View Full Document

Ensuring Generation Adequacy in Competitive Electricity Markets



View the full content.
View Full Document
View Full Document

37 views

Unformatted text preview:

Energy Policy and Economics 007 Ensuring Generation Adequacy in Competitive Electricity Markets Shmuel S Oren June 2003 This paper is part of the University of California Energy Institute s UCEI Energy Policy and Economics Working Paper Series UCEI is a multi campus research unit of the University of California located on the Berkeley campus UC Energy Institute 2547 Channing Way Berkeley California 94720 5180 www ucei org This report is issued in order to disseminate results of and information about energy research at the University of California campuses Any conclusions or opinions expressed are those of the authors and not necessarily those of the Regents of the University of California the University of California Energy Institute or the sponsors of the research Readers with further interest in or questions about the subject matter of the report are encouraged to contact the authors directly Ensuring Generation Adequacy in Competitive Electricity Markets12 Shmuel S Oren3 University of California at Berkeley Revised June 3 2003 Abstract This paper discusses alternative approaches that have been adopted around the world for guaranteeing the appropriate level of investment in electric generation capacity We argue that long term reserves should be viewed as price insurance and be treated as a private good However political realities and asymmetries and distortions in risk management incentives may necessitate imposition of mandatory levels of such insurance on load serving entities Furthermore centralized markets may be needed as a supplement to bilateral contracting in order to facilitate efficient procurement of such insurance and to bridge the gap between the needs of generators and load serving entities with regard to duration of hedging instruments We discuss the origins and shortcomings of capacity payments and capacity obligations and explain how long term supply contracts in the form of call options with premiums that depend on the contracts strike prices can meet the need for ensuring supply adequacy and the financial health of the generation sector We also outline a scheme were regulatory intervention in generation adequacy assurance takes the form of a hedging requirement imposed at the state level on load serving entities 1 INTRODUCTION The reliability of electricity supply has been one of the overriding concerns guiding the restructuring of the electric power industry The slogan keeping the lights on has been the principal motivation for many technical and economic constraints imposed on market designs The term supply reliability encompasses however a mix of system attributes that have diverse economic and technical implications under alternative market structures NERC National Electric Reliability Council defines reliability as the degree to which the performance of the elements of the technical system results in power being delivered to consumers within 1 This paper was prepared under contract from the Electric Power Research Institute 2 Some of the material contained in this paper is based on an earlier publication by the author Capacity Payments and Generation Adequacy in Competitive Electricity Markets in Proceedings of SEPOPE IIV Conference Curitiba Brazil May 22 26 2000 3 Department of IEOR University of California at Berkeley Berkeley CA 94720 USA Oren IEOR Berkeley Edu accepted standards and in the amount desired Imbedded within this definition is the notion of the obligation to serve which is arguably out of step with the notion of a deregulated industry with competitive supply In fact the concept of reliability as defined by NERC encompasses two attributes of the electricity system Security which describes the ability of the system to withstand disturbances contingencies and Adequacy which represents the ability of the system to meet the aggregate power and energy requirement of all consumers at all times The notion of system security identifies short term operational aspects of the system which are characterized through contingency analysis and dynamic stability assessments Security is provided by means of protection devices and operation standards and procedures that include security constrained dispatch and the requirement for so called ancillary services such as voltage support regulation AGC capacity spinning reserves black start capability etc The notion of adequacy on the other hand represents the systems ability to meet demand on a longer time scale basis considering the inherent fluctuation and uncertainty in demand and supply the non storability of power and the long lead time for capacity expansion Generation adequacy has been traditionally measured in terms of the amounts of planning and operable reserves in the system and the corresponding loss of load probabilities LOLP that served as criteria for planning and investment decisions From a technical perspective security and adequacy are clearly closely related since a system with abundance of reserve capacity provides more flexibility in handling unforeseen disturbances However while a system with limited planning reserves may experience shortages it can still be operated in a secure manner while a system with ample reserve can be operated insecurely All the restructured electricity systems around the world recognize the need for centralized provision and control of ancillary services that are procured by the system operator either through an auction based market or through long term contracts with generators In some cases market participants are allowed to self provide certain ancillary services but the quantities are dictated by the system operator who is also the provider of last resort for these services With respect to long term reserves however there is considerable diversity in reliance on market based approaches and the debate over which is the correct way of ensuring generation adequacy is still raging In California for instance where the initial market design relied on a pure market solution for provision of generation adequacy the capacity shortages experienced in 2001 have prompted a proposal for an available capacity requirement ACAP to be imposed on load serving entities Discussions concerning the appropriate form of regulatory intervention in generation adequacy assurance are also taking place in Texas were currently generation reserves are plentiful but the the California experience raises concern for the future FERC s NOPR on Standard Market Design SMD 4 also recognized the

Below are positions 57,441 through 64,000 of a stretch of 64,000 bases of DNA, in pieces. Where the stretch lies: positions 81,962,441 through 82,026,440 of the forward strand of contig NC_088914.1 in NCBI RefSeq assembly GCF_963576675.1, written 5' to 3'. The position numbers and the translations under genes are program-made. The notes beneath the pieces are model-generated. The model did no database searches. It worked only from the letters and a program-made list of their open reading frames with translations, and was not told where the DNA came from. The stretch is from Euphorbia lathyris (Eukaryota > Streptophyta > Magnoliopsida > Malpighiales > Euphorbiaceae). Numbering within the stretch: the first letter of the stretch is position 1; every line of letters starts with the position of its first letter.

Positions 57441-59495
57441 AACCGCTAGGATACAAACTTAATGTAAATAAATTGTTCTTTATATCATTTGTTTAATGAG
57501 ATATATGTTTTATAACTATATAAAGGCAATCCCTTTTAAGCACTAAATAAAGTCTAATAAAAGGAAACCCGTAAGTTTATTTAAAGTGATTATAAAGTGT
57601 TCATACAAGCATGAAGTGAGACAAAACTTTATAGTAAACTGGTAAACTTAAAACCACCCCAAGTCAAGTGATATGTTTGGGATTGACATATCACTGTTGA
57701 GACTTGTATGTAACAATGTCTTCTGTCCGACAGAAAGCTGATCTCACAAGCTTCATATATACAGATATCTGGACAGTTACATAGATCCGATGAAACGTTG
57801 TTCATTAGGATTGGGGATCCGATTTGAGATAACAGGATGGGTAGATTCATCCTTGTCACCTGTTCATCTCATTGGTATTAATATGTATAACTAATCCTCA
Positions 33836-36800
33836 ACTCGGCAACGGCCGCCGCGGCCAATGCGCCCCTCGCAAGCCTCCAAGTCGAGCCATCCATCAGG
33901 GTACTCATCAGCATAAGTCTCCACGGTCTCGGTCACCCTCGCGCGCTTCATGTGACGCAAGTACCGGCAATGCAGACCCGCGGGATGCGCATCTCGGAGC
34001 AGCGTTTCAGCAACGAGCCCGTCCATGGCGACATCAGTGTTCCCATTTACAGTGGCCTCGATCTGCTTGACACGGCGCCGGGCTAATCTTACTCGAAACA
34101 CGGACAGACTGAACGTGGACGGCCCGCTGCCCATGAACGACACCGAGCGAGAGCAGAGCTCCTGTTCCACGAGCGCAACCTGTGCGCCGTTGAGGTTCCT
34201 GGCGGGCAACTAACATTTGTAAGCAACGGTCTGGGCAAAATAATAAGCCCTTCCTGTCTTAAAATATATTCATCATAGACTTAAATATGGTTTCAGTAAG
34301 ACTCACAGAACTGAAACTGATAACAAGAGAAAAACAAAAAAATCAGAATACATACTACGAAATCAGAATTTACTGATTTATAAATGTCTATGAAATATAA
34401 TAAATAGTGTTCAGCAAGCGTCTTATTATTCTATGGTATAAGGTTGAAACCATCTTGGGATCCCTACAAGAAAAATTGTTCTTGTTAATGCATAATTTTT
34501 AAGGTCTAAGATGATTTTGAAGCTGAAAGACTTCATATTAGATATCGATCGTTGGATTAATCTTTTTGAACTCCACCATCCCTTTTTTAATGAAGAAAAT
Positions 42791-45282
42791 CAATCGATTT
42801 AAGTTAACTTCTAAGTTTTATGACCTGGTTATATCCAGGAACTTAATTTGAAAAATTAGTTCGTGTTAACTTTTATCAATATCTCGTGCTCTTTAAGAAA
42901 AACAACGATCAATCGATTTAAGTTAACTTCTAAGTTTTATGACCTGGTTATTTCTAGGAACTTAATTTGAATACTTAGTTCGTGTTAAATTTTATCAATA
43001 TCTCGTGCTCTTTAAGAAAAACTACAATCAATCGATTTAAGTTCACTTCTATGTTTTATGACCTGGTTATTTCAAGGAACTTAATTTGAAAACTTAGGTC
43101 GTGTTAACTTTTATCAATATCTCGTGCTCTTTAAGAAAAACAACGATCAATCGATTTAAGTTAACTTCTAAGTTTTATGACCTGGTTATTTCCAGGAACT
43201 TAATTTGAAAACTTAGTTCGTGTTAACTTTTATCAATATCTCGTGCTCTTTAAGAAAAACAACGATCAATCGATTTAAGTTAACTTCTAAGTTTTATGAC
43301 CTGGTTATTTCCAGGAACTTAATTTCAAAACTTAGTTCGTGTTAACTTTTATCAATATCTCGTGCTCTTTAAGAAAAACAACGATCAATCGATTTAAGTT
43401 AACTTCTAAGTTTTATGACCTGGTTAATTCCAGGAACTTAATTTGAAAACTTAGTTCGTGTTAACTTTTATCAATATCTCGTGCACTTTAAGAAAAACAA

Access the best Study Guides, Lecture Notes and Practice Exams

Loading Unlocking...
Login

Join to view Ensuring Generation Adequacy in Competitive Electricity Markets and access 3M+ class-specific study document.

or
We will never post anything without your permission.
Don't have an account?
Sign Up

Join to view Ensuring Generation Adequacy in Competitive Electricity Markets and access 3M+ class-specific study document.

or

By creating an account you agree to our Privacy Policy and Terms Of Use

Already a member?